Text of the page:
Ok, so you're ready to go, you have that D&D world in your head, you can see the mountains, the gleaming spires of the citadels, the monsters in the dark depths of the oceans. You know what you want to build.
Now I'm here to stop you from doing the one thing that will kill it all stone dead.
Do not try to build it all in one go. Even if you really want to, even if you really, really think you can.
Put. That. Silmarillion. Down. Nice. And. Slow.
Whenever we read a fantasy epic, we will inevitably be inspired and we will invevitably want to build fantasy realms of our own for the further enjoyment of our players.
It might be that you want to Kickstart, to publish or to put something out there online on World Anvil.
This is all super doable, but if you start small, and build out, you will be far more likely to succeed. There will be a time to deal with meta-concepts (histories, gods, continents, stars, magic etc), but it isn't now.
Let's imagine that the objective is to create a gaming environment that players will enjoy and intially it's for the purposes of a one shot adventure. All we need to do is think of an environment and a premise - the world around it will come soon.
Ok, so the environment that the PCs will find themselves in will be the wild wood, and the premise is that they have been invited to attend a meeting of adventurers in a small cabin in the forest.
The terrain is hard to traverse, thick briars and dark trees obscure the sky and strange creatures stalk through the undergrowth, the vibe is 'slightly spooky, but not horror.'
OK, so the PCs in your one shot get to the cabin and an elderly seer explains why she has called them together.
Deep in the forest one gem that fell from the heavens centuries ago (creating the wild wood) has emerged from the earth and the seer has seen it in her visions. It is very powerful and can both create and destroy. The Seer would go after it herself but she and the gem have a long and unhappy history of beefs with one another.
Now some lord of evil has learned about the gem and wants to harness its' power so the PCs need to get there first.
Ok, so you can probably plot out the rest here and work out the beats of the adventure, but we have a location and a premise and after the one shot is over, assuming you and the players are intrigued by the world, you can start making more of it.
The place to start here might be the gem that fell from the sky, because it had the power to create things and here we might have what I call a foundational premise.
'Five hundred years ago, the lands of Luthand were peaceful, but then the shard storm began. Dark clouds gathered over the realm and powerful stones, some cursed, some benign, fell from the clouds and transformed the earth.'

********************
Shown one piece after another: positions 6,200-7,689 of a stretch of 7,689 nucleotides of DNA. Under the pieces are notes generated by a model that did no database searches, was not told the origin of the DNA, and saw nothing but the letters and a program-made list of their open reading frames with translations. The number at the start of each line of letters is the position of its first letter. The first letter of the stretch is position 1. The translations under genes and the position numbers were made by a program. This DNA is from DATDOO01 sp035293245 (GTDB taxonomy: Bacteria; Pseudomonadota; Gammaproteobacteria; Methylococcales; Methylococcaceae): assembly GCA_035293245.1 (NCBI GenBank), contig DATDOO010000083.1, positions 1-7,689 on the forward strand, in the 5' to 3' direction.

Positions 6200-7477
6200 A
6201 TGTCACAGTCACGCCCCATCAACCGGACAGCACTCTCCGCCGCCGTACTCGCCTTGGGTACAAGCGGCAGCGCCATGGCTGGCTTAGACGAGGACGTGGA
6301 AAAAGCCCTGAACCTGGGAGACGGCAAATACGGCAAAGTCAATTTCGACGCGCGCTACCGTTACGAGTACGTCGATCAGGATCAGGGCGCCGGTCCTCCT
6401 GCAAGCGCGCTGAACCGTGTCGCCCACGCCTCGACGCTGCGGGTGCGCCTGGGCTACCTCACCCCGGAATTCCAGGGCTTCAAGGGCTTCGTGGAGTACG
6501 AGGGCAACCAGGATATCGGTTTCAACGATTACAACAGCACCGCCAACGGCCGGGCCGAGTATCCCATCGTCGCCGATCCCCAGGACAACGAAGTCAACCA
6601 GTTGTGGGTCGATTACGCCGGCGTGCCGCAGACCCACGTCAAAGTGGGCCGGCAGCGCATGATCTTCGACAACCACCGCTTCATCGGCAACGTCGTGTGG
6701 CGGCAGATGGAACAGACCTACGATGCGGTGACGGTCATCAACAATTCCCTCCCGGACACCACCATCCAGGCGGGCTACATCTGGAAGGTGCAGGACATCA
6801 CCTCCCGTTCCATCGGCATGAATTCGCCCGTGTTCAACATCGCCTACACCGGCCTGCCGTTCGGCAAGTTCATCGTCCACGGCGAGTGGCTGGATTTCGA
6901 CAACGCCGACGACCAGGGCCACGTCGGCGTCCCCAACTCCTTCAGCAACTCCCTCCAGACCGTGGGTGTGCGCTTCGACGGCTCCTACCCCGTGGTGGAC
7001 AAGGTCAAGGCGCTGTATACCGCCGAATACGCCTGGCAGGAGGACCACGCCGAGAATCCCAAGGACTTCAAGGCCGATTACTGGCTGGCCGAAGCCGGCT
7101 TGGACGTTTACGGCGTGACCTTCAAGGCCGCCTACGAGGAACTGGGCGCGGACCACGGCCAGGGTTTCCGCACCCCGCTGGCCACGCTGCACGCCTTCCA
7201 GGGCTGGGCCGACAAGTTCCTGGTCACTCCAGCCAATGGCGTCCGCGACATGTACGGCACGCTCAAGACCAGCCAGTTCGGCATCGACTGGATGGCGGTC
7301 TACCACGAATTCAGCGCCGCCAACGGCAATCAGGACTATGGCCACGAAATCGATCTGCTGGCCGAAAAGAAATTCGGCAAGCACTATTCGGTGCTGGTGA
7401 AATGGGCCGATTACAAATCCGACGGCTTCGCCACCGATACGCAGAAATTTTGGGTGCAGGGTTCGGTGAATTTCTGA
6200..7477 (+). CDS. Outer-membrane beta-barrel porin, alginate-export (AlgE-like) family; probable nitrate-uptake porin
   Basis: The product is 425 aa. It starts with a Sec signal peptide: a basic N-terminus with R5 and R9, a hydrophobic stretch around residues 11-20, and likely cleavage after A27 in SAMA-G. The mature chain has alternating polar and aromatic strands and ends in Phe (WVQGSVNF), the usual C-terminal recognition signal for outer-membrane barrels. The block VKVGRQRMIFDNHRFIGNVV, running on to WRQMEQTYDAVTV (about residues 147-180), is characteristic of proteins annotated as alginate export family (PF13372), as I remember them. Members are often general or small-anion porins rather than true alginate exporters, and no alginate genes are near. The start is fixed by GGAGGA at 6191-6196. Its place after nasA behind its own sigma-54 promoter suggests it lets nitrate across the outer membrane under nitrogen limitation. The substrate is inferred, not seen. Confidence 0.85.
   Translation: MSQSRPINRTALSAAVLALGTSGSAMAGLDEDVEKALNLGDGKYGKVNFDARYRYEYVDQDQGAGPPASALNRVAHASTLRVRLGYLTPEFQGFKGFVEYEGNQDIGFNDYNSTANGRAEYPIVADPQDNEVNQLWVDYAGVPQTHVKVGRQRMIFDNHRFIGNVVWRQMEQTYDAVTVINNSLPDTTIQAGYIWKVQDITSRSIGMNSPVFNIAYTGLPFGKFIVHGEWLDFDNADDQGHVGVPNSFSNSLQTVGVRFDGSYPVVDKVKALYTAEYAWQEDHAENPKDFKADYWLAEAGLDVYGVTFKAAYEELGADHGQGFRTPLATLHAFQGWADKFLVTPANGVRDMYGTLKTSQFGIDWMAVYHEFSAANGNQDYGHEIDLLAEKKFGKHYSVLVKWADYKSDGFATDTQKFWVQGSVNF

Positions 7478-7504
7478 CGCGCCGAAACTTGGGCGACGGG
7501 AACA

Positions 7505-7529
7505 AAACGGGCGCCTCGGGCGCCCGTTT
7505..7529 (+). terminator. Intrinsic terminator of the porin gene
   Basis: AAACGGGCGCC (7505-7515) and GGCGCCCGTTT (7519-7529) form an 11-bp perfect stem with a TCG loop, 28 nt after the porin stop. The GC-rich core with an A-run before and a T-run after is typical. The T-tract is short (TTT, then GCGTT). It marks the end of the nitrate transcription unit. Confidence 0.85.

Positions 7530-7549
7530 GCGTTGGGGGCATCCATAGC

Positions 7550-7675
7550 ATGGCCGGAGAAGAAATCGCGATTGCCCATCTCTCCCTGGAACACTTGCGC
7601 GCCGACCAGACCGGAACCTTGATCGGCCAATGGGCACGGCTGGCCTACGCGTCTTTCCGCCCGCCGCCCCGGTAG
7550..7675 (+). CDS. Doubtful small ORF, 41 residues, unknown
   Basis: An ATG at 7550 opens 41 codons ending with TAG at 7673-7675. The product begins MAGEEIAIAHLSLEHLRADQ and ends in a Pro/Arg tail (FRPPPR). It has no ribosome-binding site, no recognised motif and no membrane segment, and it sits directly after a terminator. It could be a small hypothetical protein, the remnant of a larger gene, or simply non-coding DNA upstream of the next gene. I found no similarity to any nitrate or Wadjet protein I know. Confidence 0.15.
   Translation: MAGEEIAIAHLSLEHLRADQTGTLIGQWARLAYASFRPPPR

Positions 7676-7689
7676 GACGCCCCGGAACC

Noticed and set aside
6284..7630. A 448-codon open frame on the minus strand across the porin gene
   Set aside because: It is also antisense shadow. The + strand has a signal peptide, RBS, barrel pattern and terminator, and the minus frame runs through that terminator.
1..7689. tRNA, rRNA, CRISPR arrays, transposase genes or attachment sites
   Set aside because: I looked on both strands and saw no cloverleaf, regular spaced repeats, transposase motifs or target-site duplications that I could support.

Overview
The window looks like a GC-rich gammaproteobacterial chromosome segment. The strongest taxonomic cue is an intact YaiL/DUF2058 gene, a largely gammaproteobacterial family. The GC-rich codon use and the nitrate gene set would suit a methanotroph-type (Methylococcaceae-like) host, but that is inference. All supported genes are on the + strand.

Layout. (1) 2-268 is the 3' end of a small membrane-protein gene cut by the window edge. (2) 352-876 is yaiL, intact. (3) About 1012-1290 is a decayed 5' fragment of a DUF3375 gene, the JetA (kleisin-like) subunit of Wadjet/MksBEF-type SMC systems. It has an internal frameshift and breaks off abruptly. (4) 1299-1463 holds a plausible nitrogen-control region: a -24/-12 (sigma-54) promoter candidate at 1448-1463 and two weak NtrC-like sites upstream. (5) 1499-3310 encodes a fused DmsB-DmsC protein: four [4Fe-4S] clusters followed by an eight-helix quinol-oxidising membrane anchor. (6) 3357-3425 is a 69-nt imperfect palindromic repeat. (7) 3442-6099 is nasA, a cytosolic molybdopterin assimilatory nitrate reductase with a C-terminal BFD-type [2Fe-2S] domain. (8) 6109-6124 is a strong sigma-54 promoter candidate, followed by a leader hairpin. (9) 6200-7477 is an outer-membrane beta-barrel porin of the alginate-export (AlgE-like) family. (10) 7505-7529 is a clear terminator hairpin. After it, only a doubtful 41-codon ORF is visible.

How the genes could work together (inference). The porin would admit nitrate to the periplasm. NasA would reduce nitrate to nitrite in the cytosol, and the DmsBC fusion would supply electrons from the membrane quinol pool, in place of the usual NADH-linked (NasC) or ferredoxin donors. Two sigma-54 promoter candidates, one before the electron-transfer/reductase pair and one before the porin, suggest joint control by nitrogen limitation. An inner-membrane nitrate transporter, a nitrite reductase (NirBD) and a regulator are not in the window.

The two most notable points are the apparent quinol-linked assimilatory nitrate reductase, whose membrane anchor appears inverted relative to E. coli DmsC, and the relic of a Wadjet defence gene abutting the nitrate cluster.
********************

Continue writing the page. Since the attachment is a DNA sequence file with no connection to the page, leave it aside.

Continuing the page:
And there's your meta concept for the world, which is great to have, but we don't have to get carried away and build everything right now. In fact, it's imporant that we don't.
Because you and your players are exploring the world encounter by encounter, forest clearing by forest clearing, there is a danger that if you start talking to yourself about a continent on the other side of the planet where a dragon king resides in the heart of a mountain of fire the following things will happen:
You will lose interest in the less dramatic business of finding a gem in a forest.
You will lose focus on the intricacies and details of the world as it relates to your players.
You will confuse yourself about what the world is meant to be.
You will race ahead and talk about things that are ill defined and nebulous - this will make the world ill defined and nebulous.
All the dragon king stuff can wait, it's not a 'No' it's just a 'Not Right Now'.
If you've spent many years watching the Marvel movies, you've been watching a universe (the U in MCU), but Marvel didn't start off dumping every core concept on its audience, it told the story of Hulk, then Iron Man, then Captain America.
We were about 15 movies in before we learned about Wakanda, and 20 movies in before we saw the history of everything with the Eternals.
There are no doubt multiple reasons for doing this, but one is the fact that audiences need to absorb, assimilate and process worlds in just the same way that we need to absorb, assimilate and process knowledge in school.
D&D players and DMs are exactly the same, your world is going to be an extraordinary place but it will take time for it to reveal its secrets to you.
Starting small gives you options too, you can choose to scale the ideas you have in your micro world or you might decide that they are anomalies.
Here's an example.